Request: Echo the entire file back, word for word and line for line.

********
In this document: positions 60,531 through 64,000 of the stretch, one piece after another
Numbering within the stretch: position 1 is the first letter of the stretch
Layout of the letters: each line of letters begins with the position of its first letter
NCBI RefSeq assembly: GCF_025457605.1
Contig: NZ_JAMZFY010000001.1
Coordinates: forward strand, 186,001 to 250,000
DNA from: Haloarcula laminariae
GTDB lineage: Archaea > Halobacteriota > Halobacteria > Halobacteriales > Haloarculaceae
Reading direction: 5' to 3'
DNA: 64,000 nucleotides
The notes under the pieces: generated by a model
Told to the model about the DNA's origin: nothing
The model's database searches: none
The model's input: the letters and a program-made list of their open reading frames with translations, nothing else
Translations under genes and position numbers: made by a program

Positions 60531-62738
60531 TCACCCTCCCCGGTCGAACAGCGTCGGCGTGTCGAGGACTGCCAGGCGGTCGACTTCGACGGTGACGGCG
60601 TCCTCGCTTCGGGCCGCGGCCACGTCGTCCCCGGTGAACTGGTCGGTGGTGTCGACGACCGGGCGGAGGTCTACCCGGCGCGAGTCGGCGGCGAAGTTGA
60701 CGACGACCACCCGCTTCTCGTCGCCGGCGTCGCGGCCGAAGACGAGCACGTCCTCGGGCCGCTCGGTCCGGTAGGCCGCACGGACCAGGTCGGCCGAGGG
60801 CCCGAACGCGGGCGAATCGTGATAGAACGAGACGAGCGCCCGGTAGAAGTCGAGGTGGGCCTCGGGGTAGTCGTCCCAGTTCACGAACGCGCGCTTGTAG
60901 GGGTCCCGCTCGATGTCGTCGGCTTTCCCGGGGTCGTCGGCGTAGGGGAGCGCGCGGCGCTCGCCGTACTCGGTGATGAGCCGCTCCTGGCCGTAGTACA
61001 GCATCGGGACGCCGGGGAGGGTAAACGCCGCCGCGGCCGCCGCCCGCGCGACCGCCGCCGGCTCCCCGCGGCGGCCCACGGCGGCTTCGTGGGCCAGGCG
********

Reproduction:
In this document: positions 60,531 through 64,000 of the stretch, one piece after another
Numbering within the stretch: position 1 is the first letter of the stretch
Layout of the letters: each line of letters begins with the position of its first letter
NCBI RefSeq assembly: GCF_025457605.1
Contig: NZ_JAMZFY010000001.1
Coordinates: forward strand, 186,001 to 250,000
DNA from: Haloarcula laminariae
GTDB lineage: Archaea > Halobacteriota > Halobacteria > Halobacteriales > Haloarculaceae
Reading direction: 5' to 3'
DNA: 64,000 nucleotides
The notes under the pieces: generated by a model
Told to the model about the DNA's origin: nothing
The model's database searches: none
The model's input: the letters and a program-made list of their open reading frames with translations, nothing else
Translations under genes and position numbers: made by a program

Positions 60531-62738
60531 TCACCCTCCCCGGTCGAACAGCGTCGGCGTGTCGAGGACTGCCAGGCGGTCGACTTCGACGGTGACGGCG
60601 TCCTCGCTTCGGGCCGCGGCCACGTCGTCCCCGGTGAACTGGTCGGTGGTGTCGACGACCGGGCGGAGGTCTACCCGGCGCGAGTCGGCGGCGAAGTTGA
60701 CGACGACCACCCGCTTCTCGTCGCCGGCGTCGCGGCCGAAGACGAGCACGTCCTCGGGCCGCTCGGTCCGGTAGGCCGCACGGACCAGGTCGGCCGAGGG
60801 CCCGAACGCGGGCGAATCGTGATAGAACGAGACGAGCGCCCGGTAGAAGTCGAGGTGGGCCTCGGGGTAGTCGTCCCAGTTCACGAACGCGCGCTTGTAG
60901 GGGTCCCGCTCGATGTCGTCGGCTTTCCCGGGGTCGTCGGCGTAGGGGAGCGCGCGGCGCTCGCCGTACTCGGTGATGAGCCGCTCCTGGCCGTAGTACA
61001 GCATCGGGACGCCGGGGAGGGTAAACGCCGCCGCGGCCGCCGCCCGCGCGACCGCCGCCGGCTCCCCGCGGCGGCCCACGGCGGCTTCGTGGGCCAGGCG